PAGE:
Noahide Seven Commandments Torah classes
A last wish that can’t be denied
I sat by his bed hesitantly, but he ignored me. Yet he needed my help the Demon Naama had just inferred by her dancing. I cleared my throat. “Hello,” I said softly.
Still looking away, he nodded acknowledgement; the first time ever.
“Tubal, I wish to thank you for what you did for me. You didn’t have to push me away from that falling beam, risking yourself…”
Slowly he turned his face to me. “What did you say?” His face twisted in pains as he spoke.
“You did not have to risk yourself for me,” I repeated.
“My father meant to kill me, not you,” he said.
“It was my fault. I shouldn’t mention my father’s name, Lemech, to him. It confused him.”
A long silence descended on us. One can’t change the past.
“Can I do something for you?” I broke the silence. “I would do anything for you.”
“Anything?” He raised his head from the pillow and starred at me. “Did you say anything?”
“Raise your hand,” he said, “and say after me: I, Noah the son of Lemech, the grandson of Enosh, hereby swear in the name of ELoHiM to do anything that Tubal Cain asks me to do.”
Here he was — the infamous gang leader. I raised my right hand and made the pledge the way he asked, sincerely. Then he relaxed on his pillow, his eyes sparkling with relief.
“Now listen,” he said clearly, yet each word an effort. “Go to my personal shop…I’ll tell you where… and get me a dagger…the sharpest one you can find…and don’t tell this to anyone.”
“Why do you need a dagger?”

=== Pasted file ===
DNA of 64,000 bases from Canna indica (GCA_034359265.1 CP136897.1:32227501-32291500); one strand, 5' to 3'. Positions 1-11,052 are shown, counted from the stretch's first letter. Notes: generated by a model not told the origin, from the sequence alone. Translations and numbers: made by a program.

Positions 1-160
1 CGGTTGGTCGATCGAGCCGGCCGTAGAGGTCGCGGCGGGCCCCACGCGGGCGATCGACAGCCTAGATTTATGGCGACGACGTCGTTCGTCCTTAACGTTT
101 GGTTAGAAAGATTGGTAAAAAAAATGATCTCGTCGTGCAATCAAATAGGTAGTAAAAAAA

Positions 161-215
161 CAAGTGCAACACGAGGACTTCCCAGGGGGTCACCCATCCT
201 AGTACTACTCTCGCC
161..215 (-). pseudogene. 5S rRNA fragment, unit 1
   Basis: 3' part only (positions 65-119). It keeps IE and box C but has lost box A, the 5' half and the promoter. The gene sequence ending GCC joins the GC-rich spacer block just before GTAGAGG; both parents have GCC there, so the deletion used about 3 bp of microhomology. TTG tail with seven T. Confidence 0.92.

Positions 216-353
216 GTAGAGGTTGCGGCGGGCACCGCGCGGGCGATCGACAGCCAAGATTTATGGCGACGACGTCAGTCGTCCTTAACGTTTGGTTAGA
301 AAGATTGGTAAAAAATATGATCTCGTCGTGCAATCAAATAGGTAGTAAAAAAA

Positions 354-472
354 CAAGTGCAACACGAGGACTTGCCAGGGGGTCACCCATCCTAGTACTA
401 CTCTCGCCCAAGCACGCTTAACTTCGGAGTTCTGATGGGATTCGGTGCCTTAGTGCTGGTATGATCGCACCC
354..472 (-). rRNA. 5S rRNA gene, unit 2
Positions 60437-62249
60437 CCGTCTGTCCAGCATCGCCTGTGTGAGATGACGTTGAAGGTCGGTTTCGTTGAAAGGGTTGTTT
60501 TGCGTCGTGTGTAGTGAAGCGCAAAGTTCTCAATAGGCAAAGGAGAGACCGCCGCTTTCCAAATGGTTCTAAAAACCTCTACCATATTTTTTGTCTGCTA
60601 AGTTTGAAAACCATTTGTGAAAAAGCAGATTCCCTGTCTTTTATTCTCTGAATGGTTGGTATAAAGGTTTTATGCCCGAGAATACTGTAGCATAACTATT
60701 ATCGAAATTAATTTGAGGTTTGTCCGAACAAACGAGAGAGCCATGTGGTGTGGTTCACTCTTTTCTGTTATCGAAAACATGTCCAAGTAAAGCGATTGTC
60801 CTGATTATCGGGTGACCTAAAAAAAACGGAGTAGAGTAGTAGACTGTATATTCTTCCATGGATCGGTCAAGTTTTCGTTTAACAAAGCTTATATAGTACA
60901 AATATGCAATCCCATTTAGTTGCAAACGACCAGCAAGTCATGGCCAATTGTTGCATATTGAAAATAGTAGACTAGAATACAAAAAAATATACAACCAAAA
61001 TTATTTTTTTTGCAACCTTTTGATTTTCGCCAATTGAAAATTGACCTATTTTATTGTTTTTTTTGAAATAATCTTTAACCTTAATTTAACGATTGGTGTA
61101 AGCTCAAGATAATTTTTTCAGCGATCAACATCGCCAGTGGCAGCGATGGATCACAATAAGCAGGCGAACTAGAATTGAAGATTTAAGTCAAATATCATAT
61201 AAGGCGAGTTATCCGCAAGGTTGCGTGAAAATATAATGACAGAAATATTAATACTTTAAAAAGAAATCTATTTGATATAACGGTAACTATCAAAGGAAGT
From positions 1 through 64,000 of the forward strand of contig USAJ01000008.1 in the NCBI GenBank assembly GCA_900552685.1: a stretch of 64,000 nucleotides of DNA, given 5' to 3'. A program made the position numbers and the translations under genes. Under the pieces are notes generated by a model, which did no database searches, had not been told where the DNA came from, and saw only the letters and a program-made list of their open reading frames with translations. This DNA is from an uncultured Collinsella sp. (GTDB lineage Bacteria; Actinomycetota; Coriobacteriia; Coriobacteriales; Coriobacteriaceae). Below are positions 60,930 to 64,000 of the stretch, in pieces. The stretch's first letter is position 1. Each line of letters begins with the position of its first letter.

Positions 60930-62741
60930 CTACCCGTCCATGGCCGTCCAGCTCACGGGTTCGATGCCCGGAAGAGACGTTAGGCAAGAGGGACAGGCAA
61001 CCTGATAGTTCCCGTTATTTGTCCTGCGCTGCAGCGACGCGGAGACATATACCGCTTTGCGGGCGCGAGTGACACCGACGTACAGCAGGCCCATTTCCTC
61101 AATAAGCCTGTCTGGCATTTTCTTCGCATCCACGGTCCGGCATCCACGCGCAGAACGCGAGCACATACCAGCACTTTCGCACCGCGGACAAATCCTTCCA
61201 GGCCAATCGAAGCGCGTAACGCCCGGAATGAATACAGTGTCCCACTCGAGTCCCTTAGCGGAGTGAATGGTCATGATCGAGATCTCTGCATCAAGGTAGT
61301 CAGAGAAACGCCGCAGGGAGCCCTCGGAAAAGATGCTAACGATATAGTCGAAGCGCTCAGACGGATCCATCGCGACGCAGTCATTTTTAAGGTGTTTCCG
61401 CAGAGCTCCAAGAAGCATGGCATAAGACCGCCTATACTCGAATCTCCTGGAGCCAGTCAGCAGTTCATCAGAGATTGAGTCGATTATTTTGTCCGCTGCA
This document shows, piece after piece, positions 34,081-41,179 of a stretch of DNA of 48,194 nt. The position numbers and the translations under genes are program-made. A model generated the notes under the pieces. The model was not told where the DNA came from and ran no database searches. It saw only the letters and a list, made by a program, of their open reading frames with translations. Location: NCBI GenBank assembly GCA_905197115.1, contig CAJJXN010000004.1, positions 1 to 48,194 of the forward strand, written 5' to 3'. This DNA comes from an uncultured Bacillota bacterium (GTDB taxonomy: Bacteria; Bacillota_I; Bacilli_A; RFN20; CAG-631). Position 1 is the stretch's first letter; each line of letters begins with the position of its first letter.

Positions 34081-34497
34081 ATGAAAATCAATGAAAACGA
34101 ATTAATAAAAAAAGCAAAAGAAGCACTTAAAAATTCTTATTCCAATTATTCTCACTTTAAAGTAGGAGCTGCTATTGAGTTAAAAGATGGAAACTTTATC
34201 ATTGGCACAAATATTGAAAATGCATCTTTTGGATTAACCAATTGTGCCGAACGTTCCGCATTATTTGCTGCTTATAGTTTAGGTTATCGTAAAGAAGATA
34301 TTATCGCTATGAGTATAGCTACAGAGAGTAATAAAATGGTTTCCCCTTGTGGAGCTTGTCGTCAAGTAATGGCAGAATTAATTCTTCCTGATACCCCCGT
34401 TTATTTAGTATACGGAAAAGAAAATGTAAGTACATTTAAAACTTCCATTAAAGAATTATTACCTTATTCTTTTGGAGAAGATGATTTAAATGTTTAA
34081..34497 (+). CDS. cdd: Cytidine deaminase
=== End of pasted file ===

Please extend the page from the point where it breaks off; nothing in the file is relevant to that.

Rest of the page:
“Just bring it to me. I’ll tell you exactly where to find it. You owe it to me. You gave me your pledge.”
“But why a dagger?” I repeated, though I knew in my heart what he was thinking and wanted no part of it.
“Will you get it for me?” he begged. “You promised!”
“ELoHiM forbids suicide,” I said. “It’s part of the BLOODSHED laws given to Adam in Eden.”
Editor: As ELoHiM told Noah in the Rainbow Covenant: “Your blood which belongs to your soul I will demand” (Genesis 8: 5)
“Don’t worry about ELoHiM,” Tubal said. “He’ll be more than happy to see me die. I deserve it, Noah. I’ve done horrible things—things you can’t even imagine. Just do as I ask. ELoHiM will bless you for it.”
“I can’t,” I said. “YHVH too hates killing.”
His eyes pierced mine. “Don’t play games with me. You come from Seth, who call in YHVH’S name (Genesis 4: 26). YHVH hates evildoers, and I’m the worst among them. YHVH and ELoHiM will both be happy to see me gone,” he said bitterly. “Don’t hesitate. Bring me my dagger, I beg you…”
“You’ve given your life for me. You’re not evil, Tubal. YHVH can’t hate you.”
“Then go away.” he turned aside.
I hesitated. “Go away,” he whispered.
I backed away slowly, as if leaving a holy site, and left the room. I can’t tell how, but the moment I exited his attendants came back. Where they part of a plot? I should be careful!
Who was the Serpent? Who was Lilith?
The Serpent of Eden was a cunning ‘beast of the field,’ a smart creature which walked naked, unashamed. It was a putative creature ‘formed’ in a virtual Garden for Adam’s trial. It walked on two legs, talked intelligently and was sexually attractive to the ‘woman.’ As a beast, though, it lacked awareness of YHVH. No beast can perceive MERCY. It shows in the way it spoke: it mentioned ELoHiM only, never YHVH.